RIL's clout was on full display when, despite serious objections from me and the then Cabinet Secretary, the 2007 Empowered Group of Ministers approved the price of $4.20 per million metric British Thermal Units (MMBTU) based on an RIL-crafted formula that was unique in the world for pricing natural gas. The $2.34/MMBTU bid by RIL, in a global tender, for the same gas was ignored. A sham price discovery exercise was permitted to justify the higher price that the approved formula delivered.

Sir, your Cabinet's decision will compound this largess driven, yet again, by another indefensible formula that has no parallel, anywhere in the world, for estimating the wellhead price of conventional natural gas. The Rangarajan Committee's formula is incapable of estimating this price since none of its elements represent such a price.

It is incorrectly argued that higher prices, even for producing fields with established reserves, will enhance India's energy security. The PSC has no provision for revising wellhead price of gas from fields already declared commercial. Doing so only shifts the contractor's risk burden to gas consumers. Thus, it completely abrogates the responsibility the Supreme Court placed on the government for pricing and allocating natural resources. Ironically, the apex court fixed such responsibility through its pronouncements in a case involving the pricing and allocation of the same KG basin gas.

The wider implications of mismanaging India's energy sector are disastrous. Inappropriate energy sector policies are at the core of the current fiscal imbalance, both on the external and the domestic account. Importantly, India's socio-economic parameters that remain at or below sub-Saharan levels cannot be improved without providing affordable and adequate access to modern commercial energy to every Indian. Unfortunately, India's energy policies are not geared to achieving this objective.

Sir, some of your learned Cabinet colleagues have made price increases the mainstay of energy sector reforms. Handpicked "Expert Committees", support their arguments with dubious analysis. Allow me, Sir, to demolish the myths they together propound to mislead the nation on energy pricing.

Myth 1: The Indian energy sector is heavily subsidised: India's energy sector has many cross-subsidies but no net subsidies. Oil and gas taxes alone contribute 15 per cent of the central government's revenue and 20 per cent of total state government revenues. The erroneous policy of promoting surplus refining capacity through incentives funded by the Indian taxpayer has, in addition, forced your fellow taxpayers to subsidise foreign buyers of surplus Indian petroleum products. India exports petroleum products at prices well below those paid by domestic consumers. Quite paradoxically, petroleum products have emerged as the lead export of an energy-deficient and energy-starved India. Contrary to common belief, even coal carries no subsidies. Instead, haulage of coal and petroleum products by rail, cross-subsidises passenger fares.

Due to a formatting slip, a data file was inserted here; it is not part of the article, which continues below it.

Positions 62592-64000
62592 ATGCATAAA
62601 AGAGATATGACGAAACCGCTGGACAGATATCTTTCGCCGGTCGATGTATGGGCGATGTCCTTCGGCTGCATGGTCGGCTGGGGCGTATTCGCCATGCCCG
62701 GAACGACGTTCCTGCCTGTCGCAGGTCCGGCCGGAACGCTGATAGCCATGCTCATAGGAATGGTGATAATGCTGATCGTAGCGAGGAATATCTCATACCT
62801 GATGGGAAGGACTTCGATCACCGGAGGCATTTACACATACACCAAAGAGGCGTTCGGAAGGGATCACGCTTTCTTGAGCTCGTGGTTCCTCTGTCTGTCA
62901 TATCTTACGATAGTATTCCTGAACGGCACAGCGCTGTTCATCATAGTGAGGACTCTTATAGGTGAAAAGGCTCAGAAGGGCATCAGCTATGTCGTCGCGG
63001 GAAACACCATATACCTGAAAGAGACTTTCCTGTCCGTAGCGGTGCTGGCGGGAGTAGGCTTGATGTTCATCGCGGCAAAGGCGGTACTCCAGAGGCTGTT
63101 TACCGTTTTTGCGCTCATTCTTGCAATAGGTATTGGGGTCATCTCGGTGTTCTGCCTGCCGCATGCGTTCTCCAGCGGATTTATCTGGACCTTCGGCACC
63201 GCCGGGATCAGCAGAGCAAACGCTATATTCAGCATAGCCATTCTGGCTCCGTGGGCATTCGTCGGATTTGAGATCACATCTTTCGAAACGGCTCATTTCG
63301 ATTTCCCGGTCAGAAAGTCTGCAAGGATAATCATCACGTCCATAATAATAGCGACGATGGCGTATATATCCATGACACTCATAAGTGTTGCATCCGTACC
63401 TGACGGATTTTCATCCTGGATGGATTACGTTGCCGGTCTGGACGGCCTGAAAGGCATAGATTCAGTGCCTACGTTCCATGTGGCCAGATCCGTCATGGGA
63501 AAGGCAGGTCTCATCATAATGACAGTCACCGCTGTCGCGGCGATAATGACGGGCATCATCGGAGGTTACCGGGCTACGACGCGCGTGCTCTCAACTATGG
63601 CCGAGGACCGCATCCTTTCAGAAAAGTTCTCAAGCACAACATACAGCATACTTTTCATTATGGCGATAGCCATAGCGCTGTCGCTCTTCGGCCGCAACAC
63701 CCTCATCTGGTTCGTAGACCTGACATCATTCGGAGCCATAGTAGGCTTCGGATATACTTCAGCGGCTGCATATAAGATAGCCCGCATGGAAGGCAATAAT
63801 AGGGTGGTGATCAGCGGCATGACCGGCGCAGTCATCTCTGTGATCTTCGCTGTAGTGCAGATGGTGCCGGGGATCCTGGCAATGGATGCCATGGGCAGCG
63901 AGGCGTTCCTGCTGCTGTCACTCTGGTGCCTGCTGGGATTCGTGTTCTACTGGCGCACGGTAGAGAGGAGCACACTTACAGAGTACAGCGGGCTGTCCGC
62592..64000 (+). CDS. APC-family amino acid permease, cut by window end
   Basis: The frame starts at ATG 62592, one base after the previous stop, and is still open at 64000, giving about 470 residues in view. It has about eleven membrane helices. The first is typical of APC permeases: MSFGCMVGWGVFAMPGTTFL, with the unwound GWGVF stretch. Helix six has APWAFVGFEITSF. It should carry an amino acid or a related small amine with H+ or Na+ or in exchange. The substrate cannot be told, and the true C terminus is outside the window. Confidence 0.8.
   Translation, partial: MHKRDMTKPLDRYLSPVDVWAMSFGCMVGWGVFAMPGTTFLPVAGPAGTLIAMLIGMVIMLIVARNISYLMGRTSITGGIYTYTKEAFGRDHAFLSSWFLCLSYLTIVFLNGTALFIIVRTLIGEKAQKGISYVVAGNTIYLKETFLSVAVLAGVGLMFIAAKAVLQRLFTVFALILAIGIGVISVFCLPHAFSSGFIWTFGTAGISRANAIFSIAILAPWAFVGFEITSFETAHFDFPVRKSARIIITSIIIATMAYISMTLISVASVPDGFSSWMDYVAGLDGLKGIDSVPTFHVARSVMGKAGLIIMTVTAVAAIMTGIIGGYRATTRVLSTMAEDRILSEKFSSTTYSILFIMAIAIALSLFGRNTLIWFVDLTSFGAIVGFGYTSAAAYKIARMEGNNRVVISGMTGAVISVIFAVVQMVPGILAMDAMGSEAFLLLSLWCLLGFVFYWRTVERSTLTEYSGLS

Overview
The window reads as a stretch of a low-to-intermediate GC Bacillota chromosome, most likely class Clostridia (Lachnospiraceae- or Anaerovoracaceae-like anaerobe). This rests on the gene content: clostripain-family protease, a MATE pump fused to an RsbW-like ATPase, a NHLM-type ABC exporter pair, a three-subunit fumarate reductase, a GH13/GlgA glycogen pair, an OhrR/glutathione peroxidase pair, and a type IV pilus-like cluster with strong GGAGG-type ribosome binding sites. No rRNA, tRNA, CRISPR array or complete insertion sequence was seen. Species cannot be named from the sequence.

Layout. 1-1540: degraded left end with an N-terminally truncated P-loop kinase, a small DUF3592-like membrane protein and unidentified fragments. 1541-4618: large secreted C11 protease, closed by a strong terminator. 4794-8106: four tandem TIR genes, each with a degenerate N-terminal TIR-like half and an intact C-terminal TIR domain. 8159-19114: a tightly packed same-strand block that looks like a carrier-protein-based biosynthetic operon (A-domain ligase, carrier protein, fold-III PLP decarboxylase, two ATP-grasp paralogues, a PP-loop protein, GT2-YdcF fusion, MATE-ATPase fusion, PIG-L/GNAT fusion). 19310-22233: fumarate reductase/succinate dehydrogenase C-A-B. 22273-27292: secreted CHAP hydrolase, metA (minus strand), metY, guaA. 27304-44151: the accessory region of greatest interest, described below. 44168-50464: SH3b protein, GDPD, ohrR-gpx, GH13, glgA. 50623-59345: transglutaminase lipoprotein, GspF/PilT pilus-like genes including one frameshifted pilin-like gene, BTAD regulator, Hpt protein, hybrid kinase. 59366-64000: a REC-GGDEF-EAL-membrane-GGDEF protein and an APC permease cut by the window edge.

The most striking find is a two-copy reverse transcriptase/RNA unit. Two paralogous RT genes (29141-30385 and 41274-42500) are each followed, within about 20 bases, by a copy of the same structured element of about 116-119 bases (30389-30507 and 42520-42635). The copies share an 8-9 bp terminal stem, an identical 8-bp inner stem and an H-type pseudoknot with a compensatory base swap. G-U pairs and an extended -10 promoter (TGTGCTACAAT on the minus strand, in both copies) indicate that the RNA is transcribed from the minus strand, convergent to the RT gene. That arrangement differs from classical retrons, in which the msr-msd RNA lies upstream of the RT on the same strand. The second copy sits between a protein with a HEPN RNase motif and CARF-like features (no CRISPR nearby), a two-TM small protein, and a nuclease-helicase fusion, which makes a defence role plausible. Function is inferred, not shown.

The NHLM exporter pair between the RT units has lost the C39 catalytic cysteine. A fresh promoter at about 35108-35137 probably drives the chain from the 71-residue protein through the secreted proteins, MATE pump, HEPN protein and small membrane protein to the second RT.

Myth 2: India's energy prices are low compared to international levels: The effective cost of all primary and secondary commercial energy sources to Indian end-users is among the highest in the world, if compared correctly. Based on capacity to pay and purchasing power parity; even merit goods like kerosene and LPG, are over-priced despite massive cross-subsidisation. This is why over 70 per cent of your fellow citizens either lack access or have grossly inadequate access to modern commercial energy.

Myth 3: India is highly dependent on imported energy: The government and its "experts" repeatedly cite high import dependence as justification for raising energy prices. India imports less than 28 per cent of her primary energy consumption. Import dependence remains below 37 per cent even if one only considers India's commercial energy consumption. This compares with an almost 100 per cent import dependence of Japan. And yet, Indians already pay more for energy than the Japanese based on a defensible comparison. In any event, the economic justification for raising the price of a domestic resource whenever its consumption is supplemented through higher priced imports and denominating the domestic price in the dollars is, in itself, debatable. The selective application of such a policy to pricing different products within the energy sector, as also across different sectors, compounds price distortions.

Myth 4: India's power sector makes heavy losses because of low tariffs: The Indian power sector, taken as a whole, does not make losses. All energy sector enterprises, except the state distribution companies, are profitable. Ironically, it is the state distribution companies that generate the bulk of the cash flow that delivers the returns to the others. A fair reallocation of risks and rewards in the sector would actually see tariffs going down rather than up. Average Indian power tariffs are grossly non-competitive by global standards. The proposed increase in the price of domestic gas will make matters worse.

The deafening silence of both major political parties on the proposed doubling of the wellhead price of natural gas compelled me to write this open letter. India's energy intensity of GDP today is half of its 1990 level. However, the energy intensity of agriculture has doubled over the same period. The consequences of the proposed hike in domestic gas prices will be detrimental to India's food security.

Since an entrenched oligarchy is the defining feature of our governance structure, I humbly plead you, to not burden the nation with Rangarajan Committee's madness that only benefits a select few. At stake are the Indian industrial, agricultural and services sectors and households. Nip the proposed domestic gas price hike in the bud before it gets labelled as yet another scam under your watch, I invite an open debate with anyone of your "experts" on the inappropriateness of both the 2007 formula and the Rangarajan Committee formula for determining wellhead price of domestic gas. I am equally willing to debate any other issue raised above.